18 Things Every Child Needs To Hear From Their Parents

What you say makes all the difference, and sometimes you need a little help knowing where to start.

parents playing with young daughter Art_Photo / Shutterstock

Can we agree that we’ve all had a variety of life experiences as kids that “left a mark”? Whether that event was as simple as falling off your bike and getting all scraped up or as complex and serious as the neglect or abuse that so many children quietly suffer from in their homes, the mark was left emotionally or physically. And our hearts, mind and body remember those events.

It’s these marks left on our psyche that then become the drivers of our behaviors to stay “safe” in the world.


It colors how we see, act, and react to all sorts of things that happen in our lives both personally and professionally.

Having worked with thousands of adults worldwide, I’ve found that there are certain phrases and questions that children need to hear and experience to enhance their sense of self-esteem and self-worth. This helps them to grow up to be confident adults in today’s challenging world.

RELATED: 5 Secretly Effective Ways To Talk To Your Kids (So They Actually Listen)


Here are six things children need to hear from parents, and how to say them.

1. Words of unconditional love and acceptance

Regardless of their achievements or behavior, all kids need to feel loved and accepted for who they are. They need to know that they are loved even when they fall short of expectations or make mistakes.

What parents can say:

  • I love you unconditionally just the way you are.”
  • “It’s OK to make mistakes. That’s how we learn.”
  • “I’m proud of you for trying your best.”

2. Validation of their feelings and experiences

Kids need to know that their feelings matter and are valid. That their emotions are normal and they have a right to express their feelings. It’s important that they know that you’re paying attention and are interested in their experience.

What parents can say:

  • “Thank you for sharing your feelings with me.”
  • “It’s ok that your feeling [insert emotion here].”
  • “I’m sorry you’re going through that, what can I do to help?”

RELATED: 5 Simple Phrases Savvy Parents Use To Persuade Their Teens To Open Up

3. Praise for effort and progress

It’s important to praise and recognize kids for their efforts, not just their achievements. This helps them learn that mistakes are part of life and that not everything is going to be perfect. This helps them to feel seen and valued for what they’re trying to accomplish.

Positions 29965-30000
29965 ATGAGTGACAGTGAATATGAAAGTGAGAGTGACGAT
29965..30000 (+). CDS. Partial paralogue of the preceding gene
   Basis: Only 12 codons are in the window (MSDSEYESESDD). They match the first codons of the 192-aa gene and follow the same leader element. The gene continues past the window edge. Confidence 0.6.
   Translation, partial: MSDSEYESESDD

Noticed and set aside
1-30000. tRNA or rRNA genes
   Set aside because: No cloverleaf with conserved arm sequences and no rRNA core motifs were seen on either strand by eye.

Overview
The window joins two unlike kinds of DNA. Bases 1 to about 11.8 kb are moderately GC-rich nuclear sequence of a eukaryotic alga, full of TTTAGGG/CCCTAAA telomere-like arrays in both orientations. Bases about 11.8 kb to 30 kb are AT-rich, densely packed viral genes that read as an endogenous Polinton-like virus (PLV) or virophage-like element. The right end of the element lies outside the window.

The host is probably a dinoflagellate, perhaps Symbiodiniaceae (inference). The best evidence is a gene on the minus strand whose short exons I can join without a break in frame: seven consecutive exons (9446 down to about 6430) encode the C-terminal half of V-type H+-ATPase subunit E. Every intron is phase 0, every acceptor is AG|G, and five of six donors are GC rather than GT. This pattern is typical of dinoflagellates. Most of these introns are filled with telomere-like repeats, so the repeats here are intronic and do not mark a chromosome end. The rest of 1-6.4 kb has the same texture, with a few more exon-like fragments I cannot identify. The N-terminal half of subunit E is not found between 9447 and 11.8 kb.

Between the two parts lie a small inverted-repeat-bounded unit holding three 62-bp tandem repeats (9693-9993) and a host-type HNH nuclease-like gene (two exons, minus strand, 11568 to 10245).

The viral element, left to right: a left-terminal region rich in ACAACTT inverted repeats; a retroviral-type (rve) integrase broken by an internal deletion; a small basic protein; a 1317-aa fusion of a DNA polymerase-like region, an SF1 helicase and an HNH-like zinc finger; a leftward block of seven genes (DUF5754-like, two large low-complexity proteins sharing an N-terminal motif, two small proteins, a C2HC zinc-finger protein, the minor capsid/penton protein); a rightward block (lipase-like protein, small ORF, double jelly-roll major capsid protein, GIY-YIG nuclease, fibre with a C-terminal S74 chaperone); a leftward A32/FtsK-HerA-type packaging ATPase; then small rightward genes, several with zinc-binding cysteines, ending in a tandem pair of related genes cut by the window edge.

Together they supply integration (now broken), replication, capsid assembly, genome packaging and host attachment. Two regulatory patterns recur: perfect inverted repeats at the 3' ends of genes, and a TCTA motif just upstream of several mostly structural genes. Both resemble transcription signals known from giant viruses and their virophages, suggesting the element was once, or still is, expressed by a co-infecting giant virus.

What parents can say:

  • “I’m proud of you for your efforts! I can see how much progress you’ve made.”
  • “You’re doing a great job on [insert specific task here]!”
  • “It’s ok if you didn’t get it right the first time. We can work on it together.”

4. Conversations that offer opportunities for independence and decision-making

Kids today have the world at their fingertips through smartphones and oftentimes can figure a lot of things out simply by “Googling" it. Yet we need to remember to guide and direct them.


Giving them age-appropriate tasks to complete on their own, and opportunities for making decisions. Helping them to think critically, and seek out answers and solutions through their own lens of experience to expand their mind and feel capable and competent.

What parents can say:

  • “What do you think is the best course of action?”
  • “Let’s talk about the pros and cons of each option.”
  • “I’m here to support you no matter what decision you make.

RELATED: 5 Social Skills Kids Need To Practice Before They Head Back To School

5. Discussions around consistent and fair discipline — and why it's necessary

Children need to know the rules and boundaries of what’s acceptable and what’s not through consistent and fair discipline. This gives them guardrails to help them learn and grow in a way that focuses on teaching and not punishment.


What parents can say:

  • “I love you and understand you’re upset, but this behavior is unacceptable.”
  • “These are the rules we agreed upon together.”
  • “I’m sorry but the consequence for breaking the rules is [insert consequence here.]”

RELATED: 3 Practical Ways To Help Kids Feel Protected In Times Of Crisis

6. Conversations about the choices you are making, as a role model 

In today’s busy world, kids need positive role models that demonstrate healthy coping mechanisms and self-care practices. Remember, a child’s brain is like a sponge and absorbs all that it sees, senses, hears, and feels in its environment. They need to see what positive conversations and interactions look like, what healthy self-care is and be shown that it’s ok to prioritize their well-being.

What parents can say:

  • “I’m going to take some time to rest and recharge because taking care of ourselves is important.”
  • “I apologize for my mistake, and I’ll do better next time.”
  • “I’m proud of you for being honest and showing integrity. That means a lot.”

In today’s fast-paced world, it’s easy to get caught up in the hustle and bustle of daily life.

Yet, it’s important to slow down to meet your children where they are to help them learn and grow. Showing them that you believe in them so they can learn to believe in themselves and know that they matter.

Enabling them to feel enough just as they are, and loved for the unique gifts they bring to the world.


Assisting them to grow a deeply rooted sense of self-love, self-value, and self-worth each and every day.

Empowering them to become happy, healthy, and confident adults, knowing they are enough.

RELATED: 3 Tips & Ideas For Helping Little Kids Express Big Feelings

Michele Molitor, CPCC, CHt, is a certified coach and hypnotherapist, and co-author of the book Breakthrough Healing. She assists high-achieving professionals in reducing their overwhelm and reclaiming their self-confidence, calm, and clarity to create a thriving life and career.